Carolina Panthers

Negotiations between CB Josh Norman, Carolina Panthers stall short of deal

Carolina Panthers cornerback Josh Norman, top, is expected to play out the final year of his contract and can become a free agent in March.
Carolina Panthers cornerback Josh Norman, top, is expected to play out the final year of his contract and can become a free agent in March. dtfoster@charlotteobserver.com

Negotiations between the Carolina Panthers and fourth-year cornerback Josh Norman stalled this week without the two sides reaching an agreement, sources told the Observer on Friday.

Given general manager Dave Gettleman’s policy of not negotiating during the season, Norman is expected to play out the final year of his contract and can become a free agent in March.

Norman, 27, said at the start of training camp he wants to stay with Carolina. He grew up in Greenwood, S.C., and played collegiately at Coastal Carolina before the Panthers drafted him in the fifth round in 2012.

But Norman also said last month he was willing to bet on himself to have a strong season and increase his value.

“I bet on myself my whole life. Ever since I was a little boy I bet on myself,” Norman told reporters in Spartanburg. “Until now, I’m still betting on myself. Nothing’s going to change about that.

“I know what I bring to the table. I know what I’m going to do. It’s not something I’m going to lax or let off or something like that. My confidence level is high.”

The Panthers signed middle linebacker Luke Kuechly to a five-year extension worth $62 million Thursday. Kuechly was the fourth veteran to receive an extension since the 2014 season ended.

After spending 2013 in the coaches’ doghouse, Norman didn’t become a full-time starter last season until Week 5. But he quickly became the Panthers’ top cover corner, holding his own against the opponent’s No. 1 receiver each week.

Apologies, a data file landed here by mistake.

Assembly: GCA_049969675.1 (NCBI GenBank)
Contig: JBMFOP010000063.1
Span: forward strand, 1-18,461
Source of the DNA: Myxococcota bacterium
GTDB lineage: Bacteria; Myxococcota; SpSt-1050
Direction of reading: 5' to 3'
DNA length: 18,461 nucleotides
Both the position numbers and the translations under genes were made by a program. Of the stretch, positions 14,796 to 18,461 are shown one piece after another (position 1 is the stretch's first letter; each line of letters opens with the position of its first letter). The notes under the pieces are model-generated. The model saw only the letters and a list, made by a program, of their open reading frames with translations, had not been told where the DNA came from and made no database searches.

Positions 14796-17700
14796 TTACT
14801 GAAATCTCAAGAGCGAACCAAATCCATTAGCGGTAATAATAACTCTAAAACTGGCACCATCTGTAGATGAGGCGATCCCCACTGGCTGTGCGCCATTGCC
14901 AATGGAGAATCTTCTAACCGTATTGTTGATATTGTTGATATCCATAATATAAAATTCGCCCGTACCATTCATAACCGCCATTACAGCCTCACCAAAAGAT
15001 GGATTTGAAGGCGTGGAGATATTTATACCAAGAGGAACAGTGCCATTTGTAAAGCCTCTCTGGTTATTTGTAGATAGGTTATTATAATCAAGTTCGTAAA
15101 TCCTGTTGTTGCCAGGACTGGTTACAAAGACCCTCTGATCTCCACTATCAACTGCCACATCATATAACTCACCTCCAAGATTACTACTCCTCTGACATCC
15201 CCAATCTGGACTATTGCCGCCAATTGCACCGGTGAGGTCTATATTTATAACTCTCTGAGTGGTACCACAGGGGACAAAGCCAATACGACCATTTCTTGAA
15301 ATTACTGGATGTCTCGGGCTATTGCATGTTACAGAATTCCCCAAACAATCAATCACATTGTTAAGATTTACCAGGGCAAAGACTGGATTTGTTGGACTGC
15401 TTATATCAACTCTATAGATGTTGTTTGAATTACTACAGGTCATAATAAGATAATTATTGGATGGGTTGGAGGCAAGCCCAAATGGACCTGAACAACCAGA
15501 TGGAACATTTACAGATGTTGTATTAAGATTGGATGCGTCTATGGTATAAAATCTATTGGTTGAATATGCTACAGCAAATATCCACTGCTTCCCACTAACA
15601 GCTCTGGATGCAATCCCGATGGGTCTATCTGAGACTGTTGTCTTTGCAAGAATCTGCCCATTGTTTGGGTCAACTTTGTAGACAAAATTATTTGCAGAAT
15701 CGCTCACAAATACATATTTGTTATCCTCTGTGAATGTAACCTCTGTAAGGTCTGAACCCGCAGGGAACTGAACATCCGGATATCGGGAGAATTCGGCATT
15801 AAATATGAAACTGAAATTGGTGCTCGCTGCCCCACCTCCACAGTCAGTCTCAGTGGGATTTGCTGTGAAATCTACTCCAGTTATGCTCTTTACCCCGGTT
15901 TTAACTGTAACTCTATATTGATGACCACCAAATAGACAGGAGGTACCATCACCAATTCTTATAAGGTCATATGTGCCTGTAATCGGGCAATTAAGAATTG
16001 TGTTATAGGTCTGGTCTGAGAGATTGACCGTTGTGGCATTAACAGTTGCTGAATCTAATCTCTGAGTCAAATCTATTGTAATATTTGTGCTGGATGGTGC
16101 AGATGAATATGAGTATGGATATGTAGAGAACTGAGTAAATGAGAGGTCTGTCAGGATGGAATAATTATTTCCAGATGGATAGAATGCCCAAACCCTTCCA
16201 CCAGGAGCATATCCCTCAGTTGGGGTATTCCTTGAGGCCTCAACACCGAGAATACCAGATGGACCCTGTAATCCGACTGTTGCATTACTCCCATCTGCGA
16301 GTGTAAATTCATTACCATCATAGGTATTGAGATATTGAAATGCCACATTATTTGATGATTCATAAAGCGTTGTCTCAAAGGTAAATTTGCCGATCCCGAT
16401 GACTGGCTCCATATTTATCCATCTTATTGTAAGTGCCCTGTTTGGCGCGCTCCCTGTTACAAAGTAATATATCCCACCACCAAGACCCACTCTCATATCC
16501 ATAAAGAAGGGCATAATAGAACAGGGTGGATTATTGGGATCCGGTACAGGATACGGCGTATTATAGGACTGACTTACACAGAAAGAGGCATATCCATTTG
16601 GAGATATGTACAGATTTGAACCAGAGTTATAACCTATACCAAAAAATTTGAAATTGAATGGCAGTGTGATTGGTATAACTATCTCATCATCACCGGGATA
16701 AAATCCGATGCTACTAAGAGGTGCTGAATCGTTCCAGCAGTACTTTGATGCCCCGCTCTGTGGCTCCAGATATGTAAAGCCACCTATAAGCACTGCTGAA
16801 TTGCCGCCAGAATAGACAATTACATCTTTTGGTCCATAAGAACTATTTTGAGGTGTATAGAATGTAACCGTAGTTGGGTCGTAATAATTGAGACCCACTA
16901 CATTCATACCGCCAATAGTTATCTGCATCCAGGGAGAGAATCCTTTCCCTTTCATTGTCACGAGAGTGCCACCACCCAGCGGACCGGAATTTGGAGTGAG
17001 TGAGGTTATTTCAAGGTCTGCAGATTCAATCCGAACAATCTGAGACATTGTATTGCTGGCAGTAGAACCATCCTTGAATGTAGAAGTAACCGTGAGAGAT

Norman did some of his best work against Atlanta wide receiver Julio Jones, limiting the 6-4, 220-pound Pro Bowler to fewer than 60 receiving yards in both of the teams’ meetings.

Norman indicated at camp he considers himself among the top five corners in the league and wants to be paid as such.

Four corners currently make an average of $13.5 million to $14 million per year – Darrelle Revis, Patrick Peterson, Richard Sherman and Joe Haden. The next tier of corners averages between $7 million and $10 million, a group that includes Antonio Cromartie and Chris Culliver.

Because he hit an escalator clause last season, Norman received a 59 percent raise and will make $1.54 million in base salary this year. He started 10 games in 2014, finishing with two interceptions, 11 pass breakups, 38 tackles and one forced fumble.

Norman was in the concussion protocol this week after sustaining a head injury against Pittsburgh last week in the final exhibition game. The Panthers rested eight starters against the Steelers, but decided to play Norman because they were thin at corner.

Norman was cleared by an independent neurologist Thursday and will start Sunday against the Jaguars.

If 2014 was Norman’s breakthrough season, this year could be his windfall season if he plays like he believes he’s capable.

“There’s only probably about 10 of us, probably less than that, in the league that can handle guys like Julio, the (Dez) Bryants, the Megatrons (Calvin Johnson),” Norman said in August.

“You don’t have that many. I would say only a handful. So you’ve got to take that into consideration. We are a rare breed.”

Joseph Person: 704-358-5123, @josephperson

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